When most domestic supplies have run out, mobilizing resources from abroad is also far from easy.

Huang Leike, a recent Temasek Junior College graduate from Guangzhou, organized a fund-raising project to address the shortage of medical supplies. He said, ”We have to keep finding resources non-stop because whenever we find a supply, it almost always runs out immediately.”

“All we hope is that we can do something for Wuhan,” he said.

 

Help not delivered 

While many have tried to help, they often found that their contributions do not reach front-line hospitals.

Zhu has donated all of his living allowance and internship salary to Hubei Provincial Red Cross, and was saddened to learn from the newspaper that the Red Cross is not distributing the donation to those in need.

According to Red Cross’ “Report of the Use of Supplies” published on Jan. 29, 2020, 15,000 of 245,000 masks went to a hospital not treating patients infected by coronavirus, with merely 3,000 going to Wuhan Union Hospital, one of the hospitals designated for the epidemic.

The Ministry of Civil Affairs requires all donations to go through one of five government-backed charitable organizations, including Hubei Provincial Red Cross

According to Caixin, the Red Cross warehouse, as big as two soccer fields, was filled with resources, but hospital workers needed to wait long hours and go through complicated procedures before getting access to it. Out of desperation, many hospitals resorted to social media to plead for medical supplies.

“This is really agonizing,” Zhu said. “I have done whatever I can…but for a variety of ridiculous reasons [my donation] does not benefit the people who need it the most.”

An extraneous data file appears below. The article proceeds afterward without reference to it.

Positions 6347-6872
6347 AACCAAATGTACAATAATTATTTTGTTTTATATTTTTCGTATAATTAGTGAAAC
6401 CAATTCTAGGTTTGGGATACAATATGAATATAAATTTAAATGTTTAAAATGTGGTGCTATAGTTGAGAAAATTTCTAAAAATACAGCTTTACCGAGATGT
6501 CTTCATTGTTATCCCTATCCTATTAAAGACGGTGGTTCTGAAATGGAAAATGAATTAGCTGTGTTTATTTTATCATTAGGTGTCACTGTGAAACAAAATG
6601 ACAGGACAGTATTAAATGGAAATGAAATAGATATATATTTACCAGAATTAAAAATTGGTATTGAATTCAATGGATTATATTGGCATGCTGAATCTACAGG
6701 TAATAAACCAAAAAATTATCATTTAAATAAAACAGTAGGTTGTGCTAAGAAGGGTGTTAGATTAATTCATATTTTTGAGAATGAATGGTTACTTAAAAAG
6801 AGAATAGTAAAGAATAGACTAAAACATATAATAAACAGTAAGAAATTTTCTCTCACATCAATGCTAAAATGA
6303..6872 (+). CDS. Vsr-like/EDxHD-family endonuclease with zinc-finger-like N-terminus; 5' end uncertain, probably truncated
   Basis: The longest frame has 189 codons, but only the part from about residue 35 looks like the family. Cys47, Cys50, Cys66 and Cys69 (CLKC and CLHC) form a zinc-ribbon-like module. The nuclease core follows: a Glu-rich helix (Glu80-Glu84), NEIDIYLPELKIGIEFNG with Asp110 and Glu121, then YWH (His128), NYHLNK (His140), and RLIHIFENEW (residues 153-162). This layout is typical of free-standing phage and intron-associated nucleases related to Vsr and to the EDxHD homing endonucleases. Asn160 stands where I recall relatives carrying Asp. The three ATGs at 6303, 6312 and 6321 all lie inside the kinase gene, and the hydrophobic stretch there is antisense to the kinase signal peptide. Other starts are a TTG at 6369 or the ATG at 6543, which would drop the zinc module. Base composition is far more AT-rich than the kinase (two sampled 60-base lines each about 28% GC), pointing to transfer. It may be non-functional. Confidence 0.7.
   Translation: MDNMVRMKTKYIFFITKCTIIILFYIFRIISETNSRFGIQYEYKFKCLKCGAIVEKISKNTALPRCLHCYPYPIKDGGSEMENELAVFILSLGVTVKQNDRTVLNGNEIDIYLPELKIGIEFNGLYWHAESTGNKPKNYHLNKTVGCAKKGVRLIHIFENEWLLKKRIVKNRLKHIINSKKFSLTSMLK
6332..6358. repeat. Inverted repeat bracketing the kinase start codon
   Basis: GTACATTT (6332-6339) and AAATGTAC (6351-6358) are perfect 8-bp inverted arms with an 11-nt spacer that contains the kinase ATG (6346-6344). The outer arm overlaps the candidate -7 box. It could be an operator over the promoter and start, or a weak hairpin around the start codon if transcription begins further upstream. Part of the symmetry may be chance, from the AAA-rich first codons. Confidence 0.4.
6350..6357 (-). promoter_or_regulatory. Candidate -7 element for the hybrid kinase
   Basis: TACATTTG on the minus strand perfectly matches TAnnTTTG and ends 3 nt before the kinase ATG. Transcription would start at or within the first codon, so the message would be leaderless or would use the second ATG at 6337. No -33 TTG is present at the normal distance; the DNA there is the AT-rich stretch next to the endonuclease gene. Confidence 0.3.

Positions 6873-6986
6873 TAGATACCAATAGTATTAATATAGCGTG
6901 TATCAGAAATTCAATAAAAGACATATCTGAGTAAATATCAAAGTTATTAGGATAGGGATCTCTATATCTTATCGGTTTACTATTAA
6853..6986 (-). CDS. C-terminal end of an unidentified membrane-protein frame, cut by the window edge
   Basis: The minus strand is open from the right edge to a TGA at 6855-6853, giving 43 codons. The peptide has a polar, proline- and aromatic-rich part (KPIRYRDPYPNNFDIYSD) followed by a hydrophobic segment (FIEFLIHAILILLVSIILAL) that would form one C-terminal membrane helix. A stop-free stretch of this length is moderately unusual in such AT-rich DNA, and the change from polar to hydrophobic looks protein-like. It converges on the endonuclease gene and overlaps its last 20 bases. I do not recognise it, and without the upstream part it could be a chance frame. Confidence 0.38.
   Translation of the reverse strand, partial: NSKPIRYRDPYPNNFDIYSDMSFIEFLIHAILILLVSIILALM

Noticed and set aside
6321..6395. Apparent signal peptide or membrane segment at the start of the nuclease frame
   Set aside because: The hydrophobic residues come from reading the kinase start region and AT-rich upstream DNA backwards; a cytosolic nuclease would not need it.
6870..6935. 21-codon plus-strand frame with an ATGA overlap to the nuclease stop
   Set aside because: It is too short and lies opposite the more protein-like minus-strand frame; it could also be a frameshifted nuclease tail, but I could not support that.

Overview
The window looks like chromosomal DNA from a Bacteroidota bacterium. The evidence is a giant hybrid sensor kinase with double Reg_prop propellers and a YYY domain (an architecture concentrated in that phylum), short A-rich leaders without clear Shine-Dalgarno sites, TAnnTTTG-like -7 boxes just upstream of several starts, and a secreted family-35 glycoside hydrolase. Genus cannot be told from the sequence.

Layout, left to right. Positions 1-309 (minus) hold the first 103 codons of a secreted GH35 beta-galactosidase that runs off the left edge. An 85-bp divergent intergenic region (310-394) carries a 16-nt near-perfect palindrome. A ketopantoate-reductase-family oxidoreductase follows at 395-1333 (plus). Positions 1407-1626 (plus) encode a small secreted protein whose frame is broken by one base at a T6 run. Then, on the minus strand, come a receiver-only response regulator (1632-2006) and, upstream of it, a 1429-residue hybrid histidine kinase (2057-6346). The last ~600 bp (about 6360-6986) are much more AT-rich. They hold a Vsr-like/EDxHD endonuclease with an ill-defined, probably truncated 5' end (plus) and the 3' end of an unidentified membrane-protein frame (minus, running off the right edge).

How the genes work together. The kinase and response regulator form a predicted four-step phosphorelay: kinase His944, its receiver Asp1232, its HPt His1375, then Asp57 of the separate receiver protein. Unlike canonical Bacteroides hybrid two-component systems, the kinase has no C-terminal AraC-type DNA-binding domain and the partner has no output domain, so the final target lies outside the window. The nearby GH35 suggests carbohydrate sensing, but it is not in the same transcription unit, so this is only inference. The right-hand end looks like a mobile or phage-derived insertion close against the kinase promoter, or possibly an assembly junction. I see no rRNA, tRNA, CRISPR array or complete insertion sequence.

“I have thought that Chinese government will slowly get better. But in reality they did not walk out from the corruption they showed during SARS (Severe Acute Respiratory Syndrome) outbreak,” referring to the major epidemic in 2003.

“It is a completely preventable man-made disaster,” he said. 

 

Distance and belonging 

All interviewed students expressed a sense of connection with the country that they had left three, four or five years ago. As Dai put it: “While we are overseas, we stand together with our country.” Physical distance seems to have amplified their strong sense of solidarity with their homeland.

Zhu, who spent the first 16 years of his life in Wuhan, is thankful that his local friends in Singapore are caring and understanding of the situation, but does not feel truly understood. “Their concern is mostly to me or out of politeness,” he said. “They still have a mindset of bystanders; it makes a difference when you are actually involved in this, when your loved ones are under danger every single moment.”

Experiences like this prompt many overseas students to think about their sense of belonging and nationhood.

In fact, the emergence of modern Chinese national consciousness occurred during tumultuous and demeaning times when China was called the “Sick Man of Asia” and forced to sign unequal treaties and leases on its territory.

This draws interesting parallel to today when China is again called “Sick Man of Asia”, when the epidemic is named after, and eventually equated with China or Wuhan, and when its people are shunned, victimized and discriminated against.

Many news outlets adopted the term “Wuhan virus” despite the World Health Organization’s guidelines in 2015 discouraging the use of geographic locations when naming illnesses. 

“This is racist, hostile and deeply disrespectful for the people there,” said Zhu, speaking against naming the virus after his hometown to which he feels personal and cultural attachment. “[It is the place where] all my family and friends gather to celebrate Chinese New Year every year.”

“I call for everyone not to discriminate against people from Wuhan, Hubei, or China,” he said.